Sainsbury’s bracing for shareholder backlash over pay


Sainsbury’s bracing for shareholder backlash over pay when it faces investors at its annual general meeting

  • Grocer facing calls to pay independently set living wage for all workers
  • Share Action wants supermarket to pay £9.90 across UK and £11.05 in London
  • Campaigner Rachel Hargreaves said ‘the business case is compelling’ 

Sainsbury’s is bracing for a shareholder backlash over pay when it faces investors at its annual general meeting on Thursday. 

The UK’s second biggest grocer is facing calls to pay the independently set living wage for all staff and contracted workers.

Responsible investment charity Share Action has tabled a resolution calling for the supermarket to commit to paying the sum, currently £9.90 per hour across the UK and £11.05 per hour in London. 

Demand: The UK’s second biggest grocer is facing calls to pay the independently set living wage for all staff and contracted workers

Share Action campaign manager Rachel Hargreaves said as well as being the right thing, ‘the business case is compelling’. She said: ‘There is no excuse for a highly profitable company with multi-million pound executive salaries refusing to guarantee all its staff a basic standard of living.’ Sainsbury’s has urged shareholders to reject the motion as it wants to manage its own wage bills. It has spent £100m this year increasing salaries and was the first major retailer to pay the real living wage.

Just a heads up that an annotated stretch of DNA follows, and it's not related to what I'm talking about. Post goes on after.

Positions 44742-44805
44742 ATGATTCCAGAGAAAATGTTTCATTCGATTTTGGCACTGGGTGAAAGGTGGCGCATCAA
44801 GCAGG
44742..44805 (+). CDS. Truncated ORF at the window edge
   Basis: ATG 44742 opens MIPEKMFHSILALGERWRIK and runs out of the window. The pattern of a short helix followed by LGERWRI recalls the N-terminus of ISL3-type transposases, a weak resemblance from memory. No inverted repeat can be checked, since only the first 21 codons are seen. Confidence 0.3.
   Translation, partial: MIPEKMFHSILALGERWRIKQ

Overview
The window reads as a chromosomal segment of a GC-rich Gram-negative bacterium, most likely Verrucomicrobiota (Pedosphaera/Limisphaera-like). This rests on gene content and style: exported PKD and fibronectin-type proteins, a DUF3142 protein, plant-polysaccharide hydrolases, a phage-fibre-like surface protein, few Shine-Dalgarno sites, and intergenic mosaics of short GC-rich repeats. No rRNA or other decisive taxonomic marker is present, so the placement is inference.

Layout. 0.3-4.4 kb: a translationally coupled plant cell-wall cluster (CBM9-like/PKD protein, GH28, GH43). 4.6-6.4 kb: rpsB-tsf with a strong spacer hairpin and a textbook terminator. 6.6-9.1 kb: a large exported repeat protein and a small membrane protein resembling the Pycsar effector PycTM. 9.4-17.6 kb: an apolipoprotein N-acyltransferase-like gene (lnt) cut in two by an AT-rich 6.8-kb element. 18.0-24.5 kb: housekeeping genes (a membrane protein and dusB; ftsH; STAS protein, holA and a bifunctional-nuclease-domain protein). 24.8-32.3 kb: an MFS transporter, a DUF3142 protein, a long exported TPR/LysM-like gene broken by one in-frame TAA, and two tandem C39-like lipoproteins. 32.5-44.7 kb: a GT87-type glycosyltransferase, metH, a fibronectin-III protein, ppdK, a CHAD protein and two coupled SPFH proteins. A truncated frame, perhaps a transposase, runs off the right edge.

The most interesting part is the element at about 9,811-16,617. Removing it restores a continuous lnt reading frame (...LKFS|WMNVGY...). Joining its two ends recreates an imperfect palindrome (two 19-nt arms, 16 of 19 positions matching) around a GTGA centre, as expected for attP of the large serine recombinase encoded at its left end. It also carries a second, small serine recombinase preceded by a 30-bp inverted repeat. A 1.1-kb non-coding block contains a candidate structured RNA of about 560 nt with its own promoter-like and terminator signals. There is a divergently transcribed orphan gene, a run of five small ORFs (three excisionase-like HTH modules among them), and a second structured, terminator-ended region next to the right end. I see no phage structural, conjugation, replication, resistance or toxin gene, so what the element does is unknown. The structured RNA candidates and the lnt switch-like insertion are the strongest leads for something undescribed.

Chairman Martin Scicluna has argued Sainsbury’s pays more than rival grocers. 

In a letter to shareholders, he said: ‘We believe it is right to make independent decisions, rather than have them determined by a separate external body.’ 

Shareholder advisers ISS and Glass Lewis have also recommended shareholders reject the motion. It requires 75 per cent support to pass, but even a vote of 20 per cent would force Sainsbury’s to hold talks with shareholders on the issue. 

But the motion has won high-profile backers, setting the stage for a rebellion. In recent weeks insurer Aviva, which has a 0.3 per cent stake in Sainsbury’s worth £15m, indicated it would back the motion. Other supporters include Fidelity International, HSBC Asset Management and the Queen’s bank, Coutts. 

The showdown comes a month after Sainsbury’s boss Simon Roberts faced a backlash after his pay tripled to £3.8m – 183 times as much as an average Sainsbury’s employee. 

Danny Magill of The Equality Trust said: ‘Low pay drives inequality which slows economic growth and stokes instability, presenting material risks to investors. We expect investors to support this resolution.’ 

Sainsbury’s posted profits of £730m for the 12 months to March 5.

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